Dear Holocaust survivors,
Ladies and gentlemen,
We are gathered here today to pay our respects to the hundreds of thousands of Lithuanian Jews who lost their lives in the Holocaust.
Shoah means catastrophe. But this is not just the tragedy and catastrophe of the Jewish people. The Shoah is Lithuania’s. This is the Shoah of all mankind. This is a Shoah of our humanity, compassion and ambivalence.
Here alone in Paneriai, we, the state of Lithuania, lost tens of thousands of our fellow citizens with whom we built the independent Lithuanian state together. Fighting together in the battles for independence, suffering together the young state’s most difficult years, together putting our hopes in the future of an independent Lithuania.
We lost talented scholars, artists, poets, doctors, businesspeople and artisans, teachers and clerics. Me lost elders who preserved the memory of hundreds of generations living together in friendship, and we lost the children who would have been this country’s future.
Here, in Paneriai, and throughout Lithuania, over the course of a few years we lost a large and very important part of ourselves. And today, sadly, we can only imagine what a creative, educated, industrious and smart Lithuania there would have been if not for the Catastrophe.
It is said there are six stages to understanding the grief of every loss: shock, denial, anger, bargaining, depression and finally acceptance and reconciliation.
Which stage are we at?
The only way to come to terms with history is to realize and tell ourselves the truth, no matter how painful if might be. For many years after the war, Lithuania wasn’t able to talk about the Catastrophe. Even after the fall of the Soviet Union, people found it difficult to discuss the Shoah and to understand how this kind of tragedy could have happened.
We denied it, we got angry, we tried to bargain with our conscience, calculating and comparing that which cannot be calculated nor compared, human suffering, human lives. It was difficult for us to admit to ourselves that our country’s citizens died at the hands of Lithuanians as well.
We found in ourselves the power, however, to look history in the face; in 1995 the first president of the independent Republic of Lithuania travelled to Israel and asked forgiveness for the Lithuanians who contributed to the Holocaust.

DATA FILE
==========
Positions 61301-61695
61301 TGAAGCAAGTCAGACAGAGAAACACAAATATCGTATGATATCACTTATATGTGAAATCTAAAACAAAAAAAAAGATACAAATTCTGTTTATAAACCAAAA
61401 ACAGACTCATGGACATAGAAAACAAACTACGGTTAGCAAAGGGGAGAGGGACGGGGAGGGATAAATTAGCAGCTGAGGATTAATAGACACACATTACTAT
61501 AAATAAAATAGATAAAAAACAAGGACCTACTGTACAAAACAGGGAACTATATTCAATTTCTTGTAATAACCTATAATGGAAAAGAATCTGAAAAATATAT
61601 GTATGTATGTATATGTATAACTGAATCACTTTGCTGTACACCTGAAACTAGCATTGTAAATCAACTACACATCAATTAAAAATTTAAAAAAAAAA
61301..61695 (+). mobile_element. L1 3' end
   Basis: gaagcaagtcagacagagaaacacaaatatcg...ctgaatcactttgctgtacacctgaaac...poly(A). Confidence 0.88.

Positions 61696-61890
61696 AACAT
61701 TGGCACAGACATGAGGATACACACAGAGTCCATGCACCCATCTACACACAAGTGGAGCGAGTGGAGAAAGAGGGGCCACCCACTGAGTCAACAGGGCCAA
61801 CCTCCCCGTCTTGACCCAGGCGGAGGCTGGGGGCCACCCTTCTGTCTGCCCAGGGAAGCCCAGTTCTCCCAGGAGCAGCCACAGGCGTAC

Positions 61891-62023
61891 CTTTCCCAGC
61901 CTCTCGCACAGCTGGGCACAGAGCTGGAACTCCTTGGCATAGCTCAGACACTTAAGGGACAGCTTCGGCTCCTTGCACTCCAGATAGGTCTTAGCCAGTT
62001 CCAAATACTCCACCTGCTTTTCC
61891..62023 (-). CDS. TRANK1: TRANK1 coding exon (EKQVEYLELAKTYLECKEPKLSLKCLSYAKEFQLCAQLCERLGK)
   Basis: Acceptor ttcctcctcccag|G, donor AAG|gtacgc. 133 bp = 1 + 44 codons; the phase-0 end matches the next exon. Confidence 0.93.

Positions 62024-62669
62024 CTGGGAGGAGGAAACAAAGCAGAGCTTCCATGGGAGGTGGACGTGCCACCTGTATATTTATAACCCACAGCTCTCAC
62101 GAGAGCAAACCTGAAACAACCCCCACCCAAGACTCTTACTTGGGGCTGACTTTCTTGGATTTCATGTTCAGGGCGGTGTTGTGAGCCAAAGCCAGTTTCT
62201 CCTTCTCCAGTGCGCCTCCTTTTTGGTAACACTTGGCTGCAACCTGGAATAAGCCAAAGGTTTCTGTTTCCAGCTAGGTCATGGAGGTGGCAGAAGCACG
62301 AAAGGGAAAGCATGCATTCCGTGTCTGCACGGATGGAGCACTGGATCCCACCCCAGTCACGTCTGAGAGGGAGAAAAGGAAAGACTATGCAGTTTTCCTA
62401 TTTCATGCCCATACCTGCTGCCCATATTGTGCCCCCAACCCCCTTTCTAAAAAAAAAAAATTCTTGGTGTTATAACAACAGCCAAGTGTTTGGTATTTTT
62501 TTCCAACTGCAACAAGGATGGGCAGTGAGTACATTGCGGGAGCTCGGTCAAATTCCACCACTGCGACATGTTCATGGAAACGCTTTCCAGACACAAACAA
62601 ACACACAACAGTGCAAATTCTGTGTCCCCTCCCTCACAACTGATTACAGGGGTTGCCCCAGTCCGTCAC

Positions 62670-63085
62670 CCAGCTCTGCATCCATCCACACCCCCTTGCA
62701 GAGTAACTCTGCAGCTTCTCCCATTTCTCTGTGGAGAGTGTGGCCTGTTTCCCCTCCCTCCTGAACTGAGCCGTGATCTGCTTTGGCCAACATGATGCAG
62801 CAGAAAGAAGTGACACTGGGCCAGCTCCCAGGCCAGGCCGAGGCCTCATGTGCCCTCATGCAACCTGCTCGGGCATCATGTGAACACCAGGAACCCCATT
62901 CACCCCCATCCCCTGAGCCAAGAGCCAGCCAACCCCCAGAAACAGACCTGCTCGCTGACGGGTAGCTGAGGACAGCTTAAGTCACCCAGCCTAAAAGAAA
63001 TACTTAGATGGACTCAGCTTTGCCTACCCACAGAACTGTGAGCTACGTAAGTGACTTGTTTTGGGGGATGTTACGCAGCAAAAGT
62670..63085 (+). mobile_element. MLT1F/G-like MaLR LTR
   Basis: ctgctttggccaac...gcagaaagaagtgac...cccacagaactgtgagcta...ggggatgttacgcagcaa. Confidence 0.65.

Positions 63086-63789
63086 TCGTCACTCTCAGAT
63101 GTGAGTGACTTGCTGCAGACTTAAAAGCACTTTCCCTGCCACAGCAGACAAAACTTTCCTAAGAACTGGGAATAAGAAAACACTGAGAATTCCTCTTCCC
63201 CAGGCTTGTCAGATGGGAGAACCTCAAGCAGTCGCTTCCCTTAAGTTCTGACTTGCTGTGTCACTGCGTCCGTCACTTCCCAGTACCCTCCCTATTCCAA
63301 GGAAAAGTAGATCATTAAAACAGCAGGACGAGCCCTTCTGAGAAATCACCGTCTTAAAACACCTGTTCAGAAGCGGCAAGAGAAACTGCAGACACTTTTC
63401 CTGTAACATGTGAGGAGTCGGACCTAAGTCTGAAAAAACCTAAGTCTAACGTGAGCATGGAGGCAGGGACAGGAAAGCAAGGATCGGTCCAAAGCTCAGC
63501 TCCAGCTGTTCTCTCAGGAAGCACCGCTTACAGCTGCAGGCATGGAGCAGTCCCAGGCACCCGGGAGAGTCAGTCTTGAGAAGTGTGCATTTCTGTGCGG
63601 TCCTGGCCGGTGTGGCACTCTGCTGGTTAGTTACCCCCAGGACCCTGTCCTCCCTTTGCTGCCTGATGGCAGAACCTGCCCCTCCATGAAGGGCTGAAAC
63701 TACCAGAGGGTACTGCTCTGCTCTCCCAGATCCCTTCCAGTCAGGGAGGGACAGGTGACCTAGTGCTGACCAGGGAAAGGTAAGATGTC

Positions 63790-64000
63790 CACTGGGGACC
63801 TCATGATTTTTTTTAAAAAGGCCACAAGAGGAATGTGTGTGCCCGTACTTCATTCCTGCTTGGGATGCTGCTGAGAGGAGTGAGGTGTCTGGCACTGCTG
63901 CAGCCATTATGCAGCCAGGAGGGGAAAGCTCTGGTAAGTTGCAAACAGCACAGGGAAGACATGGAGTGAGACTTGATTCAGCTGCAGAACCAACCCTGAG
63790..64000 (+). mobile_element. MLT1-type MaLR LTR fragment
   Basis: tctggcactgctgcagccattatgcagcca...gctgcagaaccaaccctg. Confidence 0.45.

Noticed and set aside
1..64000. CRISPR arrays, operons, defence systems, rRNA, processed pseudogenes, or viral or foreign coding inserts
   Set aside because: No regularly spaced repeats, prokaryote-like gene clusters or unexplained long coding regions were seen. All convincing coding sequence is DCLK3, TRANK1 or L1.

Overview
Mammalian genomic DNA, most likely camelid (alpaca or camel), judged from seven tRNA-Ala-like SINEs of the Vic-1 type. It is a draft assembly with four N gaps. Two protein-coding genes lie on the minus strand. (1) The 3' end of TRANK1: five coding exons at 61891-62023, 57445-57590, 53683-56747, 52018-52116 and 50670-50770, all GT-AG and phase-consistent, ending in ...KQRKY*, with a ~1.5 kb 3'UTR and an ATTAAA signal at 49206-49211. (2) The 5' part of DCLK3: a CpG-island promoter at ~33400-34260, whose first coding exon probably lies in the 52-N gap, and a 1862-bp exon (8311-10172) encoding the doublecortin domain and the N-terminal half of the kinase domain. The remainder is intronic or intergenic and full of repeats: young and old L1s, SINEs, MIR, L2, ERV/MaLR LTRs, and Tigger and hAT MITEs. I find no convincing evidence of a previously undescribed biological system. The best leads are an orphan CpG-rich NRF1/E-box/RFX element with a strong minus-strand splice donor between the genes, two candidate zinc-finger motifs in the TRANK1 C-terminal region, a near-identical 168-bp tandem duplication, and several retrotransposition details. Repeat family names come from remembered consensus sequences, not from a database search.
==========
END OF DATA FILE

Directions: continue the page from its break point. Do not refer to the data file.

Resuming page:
I really want to believe today we have reached the stage of accepting and understanding our loss.
This cannot be reconciliation–no one will ever reconcile themselves to the Holocaust. No one will ever revive the innocent victims, either. And no one will ever ease the suffering of those who here in Paneriai and at many locations throughout Europe lost their families, their friends, the people they loved. They say time heals all wounds, but this great loss will take hundreds and perhaps thousands of years to heal.
But it is only by understanding the scale of the tragedy, by comprehending the facts and responsibility, that we can begin to talk about the future.
When Holocaust survivor Elie Wiesel delivered his speech upon receiving the Nobel prize, looking back over the 20th century, he didn’t talk about the bloody events, about Auschwitz and Buchenwald where he lost his family.
He spoke about ambivalence. The indifference which led the world to this tragedy and these horrors, to genocide, to the Holocaust. The lack of caring and compassion which kept us from reaching out to help those who were suffering and dying.
I am proud that almost one thousand Lithuanians risked life to help their neighbors, and have been recognized as Righteous Gentiles. I am filled with regret there were too few Righteous Gentiles to put a stop to this inhuman barbarity.
The route thousands of Lithuanian citizens were marched from the Vilnius ghetto to Paneriai was one way, from hell to death.
But standing here today at this Holocaust memorial we see life. We see the future.
A future where all the ethnic communities living together in Lithuania, shoulder-to-shoulder, are building the independent Lithuanian state. A strong, just, educated, democratic state which defends human rights, where there is no place for pervasive indifference.
Building this future is our task and our obligation to the victims of the Shoah.
The ray of hope is brightest in pitch blackness. So, standing here, in Paneriai, I would like to read an excerpt from a poem by Abraham Sutzkever, an inmate of the Vilnius ghetto, a writer who testified at the Nurember trials and a recipient of Lithuania’s Knight’s Cross of the Order of Gediminas:
Last hour, bring with you such nourishing belief
That in a single tear seven suns will be afire,
And in the resurrected dust, the seeds of heroes
Will germinate their will and terrible desire.
Thank you. A dank. Toda.
Full text in Lithuanian here.